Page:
Don’t eat alone; it’s bad for your health – especially if you’re a man, according to new research

Eating alone proves to be detrimental to the body’s overall health, according to a study published in the journal Obesity Research & Clinical PracticeA team of researchers at the Dongguk University Ilsan Hospital in Seoul, South Korea, has enrolled 7,725 adults as part of the study. The experts have also noted how often the participants ate alone and assessed their health status. Likewise, the research team has adjusted for various factors such as smoking, alcohol use, age and physical activity.

The findings have shown that men who often ate alone are 45 percent more likely to suffer from obesity and have a 64 percent increased risk of developing a metabolic syndrome. In contrast, women who often ate alone are only 29 percent more likely to have metabolic syndrome if they ate alone twice or more times daily. According to the experts, feelings of loneliness and social isolation might drive people to make unhealthy food choices.

“We rely on relationships for emotional support and stress management. Lonely people lack a strong social support systems and are therefore more vulnerable to the physical wears and tears of stress and anxiety. In turn, they’re at higher risk for developing stress-related diseases or conditions, such as heart disease, diabetes and high blood pressure,” psychology expert Andrew Abeyta told NBC News online.

“A lack of motivation can lead to poor food choices, settling for what is easiest and for what is comforting. People who eat alone are more likely to eat unhealthy fast food or foods that, like frozen or boxed foods, that are quick to prepare. Who wants to cook a whole meal for one? A key factor in making healthy food choices is to make a conscious effort to plan ahead and set manageable goals for healthy eating,” Abeyta added.

An outside expert has also called for further research on the negative effects of stress, sleep quality and loneliness on eating habits and metabolic health.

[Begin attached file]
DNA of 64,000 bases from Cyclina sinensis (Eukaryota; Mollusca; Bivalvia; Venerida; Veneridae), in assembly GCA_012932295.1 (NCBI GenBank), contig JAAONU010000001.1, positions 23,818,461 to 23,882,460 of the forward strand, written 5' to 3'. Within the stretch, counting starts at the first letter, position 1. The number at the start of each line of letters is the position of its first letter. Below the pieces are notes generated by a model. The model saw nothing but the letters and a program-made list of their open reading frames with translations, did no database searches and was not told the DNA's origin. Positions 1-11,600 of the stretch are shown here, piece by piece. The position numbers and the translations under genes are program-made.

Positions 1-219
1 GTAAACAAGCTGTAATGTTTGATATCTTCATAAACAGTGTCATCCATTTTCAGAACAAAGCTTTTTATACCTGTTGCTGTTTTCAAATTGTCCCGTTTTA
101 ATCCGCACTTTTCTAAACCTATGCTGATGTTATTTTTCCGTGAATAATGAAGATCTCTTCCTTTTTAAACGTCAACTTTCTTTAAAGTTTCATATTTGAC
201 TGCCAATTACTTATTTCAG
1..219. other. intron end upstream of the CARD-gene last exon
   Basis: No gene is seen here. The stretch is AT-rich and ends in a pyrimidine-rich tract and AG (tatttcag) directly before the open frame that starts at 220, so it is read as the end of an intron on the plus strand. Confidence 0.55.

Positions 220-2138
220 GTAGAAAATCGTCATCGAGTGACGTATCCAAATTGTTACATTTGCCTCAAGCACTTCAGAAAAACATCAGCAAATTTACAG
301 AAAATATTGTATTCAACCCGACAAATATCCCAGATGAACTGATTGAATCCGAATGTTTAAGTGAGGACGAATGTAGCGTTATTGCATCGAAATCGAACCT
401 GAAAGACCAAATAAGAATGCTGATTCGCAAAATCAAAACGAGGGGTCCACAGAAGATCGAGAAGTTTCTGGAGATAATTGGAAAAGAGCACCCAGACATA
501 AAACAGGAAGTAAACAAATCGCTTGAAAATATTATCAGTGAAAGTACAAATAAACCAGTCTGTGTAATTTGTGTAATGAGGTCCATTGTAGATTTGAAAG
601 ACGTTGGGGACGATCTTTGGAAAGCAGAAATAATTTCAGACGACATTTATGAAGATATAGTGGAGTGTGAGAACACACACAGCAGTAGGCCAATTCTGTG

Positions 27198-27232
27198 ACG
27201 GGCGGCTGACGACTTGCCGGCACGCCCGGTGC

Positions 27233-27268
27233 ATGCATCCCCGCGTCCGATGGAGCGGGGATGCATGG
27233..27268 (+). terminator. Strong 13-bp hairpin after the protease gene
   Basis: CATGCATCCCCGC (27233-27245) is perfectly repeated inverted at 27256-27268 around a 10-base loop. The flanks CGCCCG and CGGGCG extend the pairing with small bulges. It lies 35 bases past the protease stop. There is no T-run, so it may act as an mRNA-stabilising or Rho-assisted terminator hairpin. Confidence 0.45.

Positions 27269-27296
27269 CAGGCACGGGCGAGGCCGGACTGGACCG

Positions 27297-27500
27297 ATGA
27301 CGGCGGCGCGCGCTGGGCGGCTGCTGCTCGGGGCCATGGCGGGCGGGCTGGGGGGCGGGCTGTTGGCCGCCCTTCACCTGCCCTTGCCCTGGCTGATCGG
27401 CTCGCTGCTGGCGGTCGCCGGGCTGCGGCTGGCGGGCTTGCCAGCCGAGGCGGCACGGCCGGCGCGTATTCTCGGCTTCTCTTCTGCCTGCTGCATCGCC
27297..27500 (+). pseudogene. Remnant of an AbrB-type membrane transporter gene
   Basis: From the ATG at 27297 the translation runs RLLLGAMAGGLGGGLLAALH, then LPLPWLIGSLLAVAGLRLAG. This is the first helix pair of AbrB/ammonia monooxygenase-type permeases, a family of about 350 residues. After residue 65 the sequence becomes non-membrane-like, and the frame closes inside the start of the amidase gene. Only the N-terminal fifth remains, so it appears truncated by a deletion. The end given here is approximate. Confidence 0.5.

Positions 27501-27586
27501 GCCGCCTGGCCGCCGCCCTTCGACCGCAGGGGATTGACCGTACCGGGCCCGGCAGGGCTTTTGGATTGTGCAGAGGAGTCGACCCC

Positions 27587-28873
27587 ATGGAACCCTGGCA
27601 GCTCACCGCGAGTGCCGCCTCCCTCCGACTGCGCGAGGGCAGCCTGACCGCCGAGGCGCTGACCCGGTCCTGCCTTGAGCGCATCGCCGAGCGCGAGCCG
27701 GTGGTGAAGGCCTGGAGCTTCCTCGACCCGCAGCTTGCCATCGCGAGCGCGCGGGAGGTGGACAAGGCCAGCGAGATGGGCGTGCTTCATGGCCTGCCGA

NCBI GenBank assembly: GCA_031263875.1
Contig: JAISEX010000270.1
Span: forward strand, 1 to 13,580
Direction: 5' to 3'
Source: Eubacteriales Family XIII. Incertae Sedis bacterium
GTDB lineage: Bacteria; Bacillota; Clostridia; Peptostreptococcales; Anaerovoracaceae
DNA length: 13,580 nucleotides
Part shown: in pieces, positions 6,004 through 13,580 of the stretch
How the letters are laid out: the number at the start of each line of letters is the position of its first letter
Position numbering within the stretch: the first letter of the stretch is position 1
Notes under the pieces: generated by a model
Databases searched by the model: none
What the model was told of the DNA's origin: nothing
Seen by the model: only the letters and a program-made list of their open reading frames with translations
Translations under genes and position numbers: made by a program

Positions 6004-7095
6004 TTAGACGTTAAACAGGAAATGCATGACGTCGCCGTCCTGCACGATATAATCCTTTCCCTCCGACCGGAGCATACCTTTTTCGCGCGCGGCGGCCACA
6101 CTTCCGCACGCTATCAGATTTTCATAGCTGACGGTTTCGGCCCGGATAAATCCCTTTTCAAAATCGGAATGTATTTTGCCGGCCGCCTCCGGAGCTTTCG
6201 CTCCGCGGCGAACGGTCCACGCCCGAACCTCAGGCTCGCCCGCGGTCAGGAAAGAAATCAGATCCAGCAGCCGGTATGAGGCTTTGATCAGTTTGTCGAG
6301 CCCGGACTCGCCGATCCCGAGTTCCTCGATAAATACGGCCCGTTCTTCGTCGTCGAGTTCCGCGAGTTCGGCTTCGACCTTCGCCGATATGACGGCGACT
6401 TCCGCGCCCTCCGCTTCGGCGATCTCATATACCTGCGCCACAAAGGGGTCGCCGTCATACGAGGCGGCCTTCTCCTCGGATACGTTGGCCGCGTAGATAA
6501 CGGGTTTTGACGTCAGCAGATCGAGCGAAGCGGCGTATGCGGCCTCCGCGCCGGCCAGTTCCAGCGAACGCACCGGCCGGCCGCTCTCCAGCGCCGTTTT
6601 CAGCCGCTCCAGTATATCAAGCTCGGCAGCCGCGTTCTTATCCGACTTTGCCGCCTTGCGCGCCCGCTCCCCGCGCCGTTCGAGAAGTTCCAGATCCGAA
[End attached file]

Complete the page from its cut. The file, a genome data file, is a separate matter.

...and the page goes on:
“Having more sensitive measures of stressful life events might help unpack some of the association a little better. We know that sleep deprivation and stress create a vicious loop that alters eating behavior, and it could be one of the things driving the experience of eating alone and of metabolic syndrome,” University of British Columbia professor Annalijn Conklin stated in a New York Daily News article.

How to keep a healthy eating habit when eating alone

Andrew Abeyta, assistant professor of the department of psychology at Rutgers, The State University of New Jersey, Camden, has listed three helpful tips in maintaining healthy eating habits among people who often eat alone.

  • Tapping into cherished memories – According to Abeyta, preparing a meal that reminds you of fond memories – such as your mom’s or dad’s signature dish –  could help ease loneliness. The expert has noted that remembering positive social memories may help people feel more supported and give them more confidence.
  • Subscribing to meal services – Subscribing to ingredient-recipe meal kits services is an easy and convenient way to plan a solo meal ahead, the expert says. Abeyta stresses that such subscriptions are less intimidating for beginner cooks, which in turn may encourage people to cook more often. The expert explains that psychologists commonly refer to this phenomenon as ‘mastery experience’ as it adds confidence and makes people believe that they can stick to a healthy eating habit. (Related: Food preservatives and chemical additives found to promote obesity… is this why America is so overweight?)
  • Making meal preparation a self-centered activity – Abeyta advises that people who often eat alone change their perspective about cooking. He recommends that people consider cooking as an activity that they do for themselves and not for others.

Copyright Information: This article was reprinted with permission from Naturalnews.com. Please contact the author directly for republishing information.


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